Did you sit down and think about your bone health today? You didn’t? I am not surprised. When we think about our health our thoughts inevitably drift to the state of our waist line, or the health of our hearts. Of course, heart health and maintaining a reasonable body fat percentage are both very important things, but there is one aspect of health that’s quite literally buried deep beneath the surface. Many of us have little if any concept of our bone health.
Understandably bone health gets little if any coverage in the health and fitness press. Bone health isn’t sexy. You can’t see it, and its benefits aren’t visually evident on the surface. While a lean or muscular physique may look great on a magazine cover or a website’s landing page, people find X-Rays a tad less visually appealing. Hence, bone health is often neglected or (worse still) intrinsically tied to age old myths and outright lies about how to keep our bones healthy. But it’s a very important subject!
Nonetheless, the importance of bone health, whatever your age cannot be understated. Booking in at an osteopathic clinic for a bone density test to check your bone health and making a few simple lifestyle changes can ensure that your bones stay healthy and dense as you get older. Remember, I am not a doctor and the information contained in this post is general in nature, and I urge you to do your own research and to contact a health professional with any concerns.
Why bone health is important
Your bones are as alive as the rest of you. They’re made of living, breathing, tissue growing cells. All our lives we are in a constant state of losing and growing new bones. When we reach our mid 30s, however, our bone loss tends to speed up somewhat. Maintaining your bone density is a case of ensuring that new bone cells are created faster than they deteriorate.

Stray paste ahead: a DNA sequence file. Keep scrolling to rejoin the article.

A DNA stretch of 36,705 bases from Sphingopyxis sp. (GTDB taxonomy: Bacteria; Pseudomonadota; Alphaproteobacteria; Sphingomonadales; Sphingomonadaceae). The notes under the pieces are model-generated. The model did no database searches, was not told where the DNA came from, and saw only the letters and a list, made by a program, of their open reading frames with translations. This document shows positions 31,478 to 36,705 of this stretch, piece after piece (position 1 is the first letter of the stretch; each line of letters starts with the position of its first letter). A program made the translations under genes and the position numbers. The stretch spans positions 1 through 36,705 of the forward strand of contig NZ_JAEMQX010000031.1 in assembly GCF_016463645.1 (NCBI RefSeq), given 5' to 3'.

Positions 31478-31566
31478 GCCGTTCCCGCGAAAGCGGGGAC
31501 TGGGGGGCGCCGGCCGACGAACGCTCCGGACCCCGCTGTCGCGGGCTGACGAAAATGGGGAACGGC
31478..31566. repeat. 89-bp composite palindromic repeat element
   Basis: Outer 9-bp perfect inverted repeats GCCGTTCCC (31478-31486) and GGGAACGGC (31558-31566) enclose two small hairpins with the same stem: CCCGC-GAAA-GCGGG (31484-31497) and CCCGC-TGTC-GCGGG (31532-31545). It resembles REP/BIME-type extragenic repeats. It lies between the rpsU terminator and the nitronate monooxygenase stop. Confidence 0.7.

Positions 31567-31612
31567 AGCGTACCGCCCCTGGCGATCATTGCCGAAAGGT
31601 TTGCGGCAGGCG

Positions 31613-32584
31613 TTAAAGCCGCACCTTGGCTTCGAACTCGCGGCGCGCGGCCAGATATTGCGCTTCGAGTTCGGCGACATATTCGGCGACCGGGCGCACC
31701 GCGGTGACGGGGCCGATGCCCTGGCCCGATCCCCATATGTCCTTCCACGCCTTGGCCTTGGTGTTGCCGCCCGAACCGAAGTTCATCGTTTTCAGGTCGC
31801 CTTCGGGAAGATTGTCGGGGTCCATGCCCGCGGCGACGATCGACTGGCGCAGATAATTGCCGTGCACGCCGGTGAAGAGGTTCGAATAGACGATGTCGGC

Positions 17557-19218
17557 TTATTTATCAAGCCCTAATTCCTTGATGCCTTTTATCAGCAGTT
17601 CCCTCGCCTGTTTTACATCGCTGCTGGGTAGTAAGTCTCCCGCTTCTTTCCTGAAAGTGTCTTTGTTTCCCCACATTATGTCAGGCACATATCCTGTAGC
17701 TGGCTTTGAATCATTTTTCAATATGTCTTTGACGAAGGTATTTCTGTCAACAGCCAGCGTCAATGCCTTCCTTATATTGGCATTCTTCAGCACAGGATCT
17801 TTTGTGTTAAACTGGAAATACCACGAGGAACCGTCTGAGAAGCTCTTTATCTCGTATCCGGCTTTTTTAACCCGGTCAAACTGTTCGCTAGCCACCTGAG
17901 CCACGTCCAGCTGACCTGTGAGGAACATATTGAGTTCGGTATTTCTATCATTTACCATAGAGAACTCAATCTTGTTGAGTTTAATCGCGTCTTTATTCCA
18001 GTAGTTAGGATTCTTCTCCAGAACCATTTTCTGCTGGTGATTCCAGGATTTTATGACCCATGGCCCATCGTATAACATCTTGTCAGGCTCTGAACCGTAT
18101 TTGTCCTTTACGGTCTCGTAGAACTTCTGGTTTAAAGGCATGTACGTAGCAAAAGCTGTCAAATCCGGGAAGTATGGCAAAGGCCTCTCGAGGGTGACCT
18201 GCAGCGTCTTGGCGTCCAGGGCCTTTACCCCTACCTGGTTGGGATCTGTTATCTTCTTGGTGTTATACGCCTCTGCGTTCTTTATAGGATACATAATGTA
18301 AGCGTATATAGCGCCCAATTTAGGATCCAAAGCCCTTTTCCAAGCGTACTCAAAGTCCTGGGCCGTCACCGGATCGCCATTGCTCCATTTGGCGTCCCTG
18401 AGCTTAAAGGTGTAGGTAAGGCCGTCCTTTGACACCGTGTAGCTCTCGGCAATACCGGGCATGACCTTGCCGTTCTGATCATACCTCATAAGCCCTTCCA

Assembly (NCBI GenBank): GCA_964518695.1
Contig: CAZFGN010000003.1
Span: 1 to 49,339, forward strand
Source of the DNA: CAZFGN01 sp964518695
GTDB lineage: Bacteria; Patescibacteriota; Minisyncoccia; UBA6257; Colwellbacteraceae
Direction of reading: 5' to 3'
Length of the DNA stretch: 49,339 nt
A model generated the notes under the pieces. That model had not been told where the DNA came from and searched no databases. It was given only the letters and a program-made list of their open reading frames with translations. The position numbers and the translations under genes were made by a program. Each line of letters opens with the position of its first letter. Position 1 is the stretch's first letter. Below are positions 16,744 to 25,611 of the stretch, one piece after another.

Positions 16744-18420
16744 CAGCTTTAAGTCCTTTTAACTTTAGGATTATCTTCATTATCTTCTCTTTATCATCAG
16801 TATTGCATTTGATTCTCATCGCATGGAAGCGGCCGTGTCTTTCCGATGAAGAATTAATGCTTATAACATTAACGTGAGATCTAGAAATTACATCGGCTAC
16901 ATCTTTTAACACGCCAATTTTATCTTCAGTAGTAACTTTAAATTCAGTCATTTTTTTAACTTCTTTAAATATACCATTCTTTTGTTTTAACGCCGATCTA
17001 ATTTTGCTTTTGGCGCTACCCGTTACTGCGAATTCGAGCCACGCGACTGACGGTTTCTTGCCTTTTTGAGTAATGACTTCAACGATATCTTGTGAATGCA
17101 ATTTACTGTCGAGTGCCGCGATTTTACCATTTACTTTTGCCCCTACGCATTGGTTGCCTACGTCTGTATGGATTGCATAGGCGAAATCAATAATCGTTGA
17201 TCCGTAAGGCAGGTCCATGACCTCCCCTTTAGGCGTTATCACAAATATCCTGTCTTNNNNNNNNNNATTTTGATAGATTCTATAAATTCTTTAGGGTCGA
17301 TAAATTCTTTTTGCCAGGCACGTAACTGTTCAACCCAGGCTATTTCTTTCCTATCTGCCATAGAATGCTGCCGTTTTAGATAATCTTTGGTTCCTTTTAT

When a sizable deficit between deterioration of bone cells and creation of new bone cells takes place, this is when bones become porous and brittle and therefore much more susceptible to breakage. This process is called osteoporosis and its inevitability is one of the greatest myths in modern medicine (more on that later).
The great white lie: milk and dairy
For some reason, in the Western world a ubiquitous link between dairy products and bone health has permeated, but it’s founded on absolute lies perpetuated by an aggressive marketing campaign on behalf of the animal agriculture industry. Not only is milk not essential for your bone health, some experts suggest that it’s actually bad for your bones, and that regular milk consumption actively leads to deterioration in bone density. Again, do your own research and draw your own conclusions.
While milk is admittedly high in calcium, some experts suggest that our bodies are not designed to assimilate cow’s milk (the theory being that it’s because “we’re not cows”) and therefore barely absorb any of its calcium content. Moreover, some people suggest that cow’s milk is surprisingly acidic, and in order to counteract this acidity your body actually draws calcium out of your bones to neutralise it. Milk for bones might (or might not) make all the difference. Ask your trusted health professional.
Osteoporosis is not inevitable
For generations, people have resigned themselves to the deterioration of bone density as an unfortunate inevitability that comes with old age, yet if we take active steps to ensure good bone health throughout our lives, there’s no need to accept that our bones have to become weaker as we get older.
What you can do to keep your bones healthy
Regular exercise is hugely important as developing the muscle tissue that supports bones lessens the impact on them that comes from everyday activities. Eating a diet rich in green leafy vegetables, pulses and seeds will give you all the calcium you need to maintain healthy bones long into your advanced years. Good bone health should be a goal for everyone.